Coffee has become an integral part of Colombia’s national identity. Colombia holds a bounty of microclimates that give each coffee a wide range of unique flavor profiles. With a great deal of variety in flavor across regions in this country, it's hard to list one profile of notes for this country. Colombian coffees have been known to be very smooth with a chocolate finish to more bright and fruity. Close to the equator, Colombia experiences two coffee harvesting seasons, making it one of the primary producers of coffee in the world. Colombia has a reputation of producing producing high quality, mild, and well-balanced coffee beans.
In Costa Rica, coffee is more than just a drink, it’s a way of life. Costa Rica has been producing coffee for more than 200 years, and the coffee trade truly made the country what it is today. High quality coffee has been and continues to be both serious business and a point of pride for Costa Ricans. Costa Rican coffee standards are so high, in fact, that it is actually illegal to grow anything other than Arabica beans in the country. Costa Rica has eight coffee growing regions, each with its own qualities and flavor profiles. Costa Rican coffee beans are considered among the best in the world.
Brazil is known for being the world’s largest producer of coffee for the last 150 years. Generally, the flavor profile of Brazilian coffee is very chocolaty, nutty, and rich with light acidity, which makes it a popular choice around the world. However, Brazil is a huge country with abundant diversity in may areas and it's also characterized by a great diversity in its coffee as well. While Brazil has traditionally been seen as the place that produces great volumes of commodity beans to cater to the world’s basic needs, it's also a country that produces very high quality specialty arabica coffees that can compete with the best.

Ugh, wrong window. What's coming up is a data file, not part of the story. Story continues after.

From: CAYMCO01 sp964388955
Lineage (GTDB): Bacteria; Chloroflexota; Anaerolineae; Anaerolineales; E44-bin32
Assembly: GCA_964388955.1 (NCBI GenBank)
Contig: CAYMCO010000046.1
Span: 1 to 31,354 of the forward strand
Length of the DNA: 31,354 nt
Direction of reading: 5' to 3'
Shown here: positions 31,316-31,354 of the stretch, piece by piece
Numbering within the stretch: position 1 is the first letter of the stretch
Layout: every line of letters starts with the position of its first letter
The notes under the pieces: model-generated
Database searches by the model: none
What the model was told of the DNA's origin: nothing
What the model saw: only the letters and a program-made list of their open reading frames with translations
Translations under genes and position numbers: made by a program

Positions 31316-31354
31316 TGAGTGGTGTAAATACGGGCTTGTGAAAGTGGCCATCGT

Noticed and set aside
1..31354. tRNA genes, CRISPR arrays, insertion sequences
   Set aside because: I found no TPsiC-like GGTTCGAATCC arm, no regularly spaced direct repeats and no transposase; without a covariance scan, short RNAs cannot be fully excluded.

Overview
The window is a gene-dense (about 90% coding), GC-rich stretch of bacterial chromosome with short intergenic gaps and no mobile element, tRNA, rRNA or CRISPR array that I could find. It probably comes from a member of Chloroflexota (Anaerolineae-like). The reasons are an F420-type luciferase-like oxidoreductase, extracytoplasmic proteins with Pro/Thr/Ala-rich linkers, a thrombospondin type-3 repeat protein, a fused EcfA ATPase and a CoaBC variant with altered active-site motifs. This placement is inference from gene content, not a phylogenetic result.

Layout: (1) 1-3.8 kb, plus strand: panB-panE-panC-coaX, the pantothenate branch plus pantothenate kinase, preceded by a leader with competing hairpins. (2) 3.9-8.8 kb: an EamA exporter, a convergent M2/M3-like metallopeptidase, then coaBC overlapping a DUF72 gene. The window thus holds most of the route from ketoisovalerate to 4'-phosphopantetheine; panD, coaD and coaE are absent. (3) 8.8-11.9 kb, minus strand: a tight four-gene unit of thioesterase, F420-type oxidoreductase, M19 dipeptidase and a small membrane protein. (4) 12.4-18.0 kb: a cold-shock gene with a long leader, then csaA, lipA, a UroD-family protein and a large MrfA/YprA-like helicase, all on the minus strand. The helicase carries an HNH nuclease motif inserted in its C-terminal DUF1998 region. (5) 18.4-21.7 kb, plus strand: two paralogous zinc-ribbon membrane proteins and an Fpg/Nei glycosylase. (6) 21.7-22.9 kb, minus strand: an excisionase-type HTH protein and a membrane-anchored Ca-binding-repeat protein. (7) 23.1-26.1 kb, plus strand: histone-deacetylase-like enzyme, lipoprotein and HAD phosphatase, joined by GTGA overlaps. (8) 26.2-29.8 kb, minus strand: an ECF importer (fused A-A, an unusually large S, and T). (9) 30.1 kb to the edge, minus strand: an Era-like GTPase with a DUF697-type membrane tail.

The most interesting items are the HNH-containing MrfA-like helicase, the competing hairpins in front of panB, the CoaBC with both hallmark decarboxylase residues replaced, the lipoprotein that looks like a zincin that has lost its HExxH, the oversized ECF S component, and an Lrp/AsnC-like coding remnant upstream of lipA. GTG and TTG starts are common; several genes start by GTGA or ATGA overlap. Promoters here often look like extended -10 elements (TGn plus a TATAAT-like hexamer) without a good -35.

With the Caribbean Sea to its north and Pacific Ocean at the southern tip, most of the coffee growing regions in Honduras are closer to the center of the country within its mountain ranges. Honduran coffees run the range of soft and nutty to bright and vibrant, making them difficult to identify in blends. The best Honduran coffee is Strictly High Grown (SHG) grade. These altitudes allow the coffee to grow slower, increasing the mineral and nutrient uptakes and developing a fuller, more robust flavor of coffee.
Most of Peru's coffees are grown in the high altitudes of the Andes Mountains surrounding Cusco and Machu Picchu. This exceptional altitude creates a coffee with a bright effervescence, gentle sweetness, and a nice medium body. There are also coffee farms that span across the nation’s coastal plain and even a few in Peru’s jungle region of the Lower Amazon Basin that produce coffee with bright acidity, vibrant floral aromas, and a rich sweetness.
Guatemalan coffees are some of the most amazing fragrant and aromatic coffees in the world. The natural shade and jungle of the Guatemalan highlands are the perfect environment for the botanical varieties of Arabica, which lends itself to a very nice and very natural cup of one of the finest and most distinct quality coffees in the world.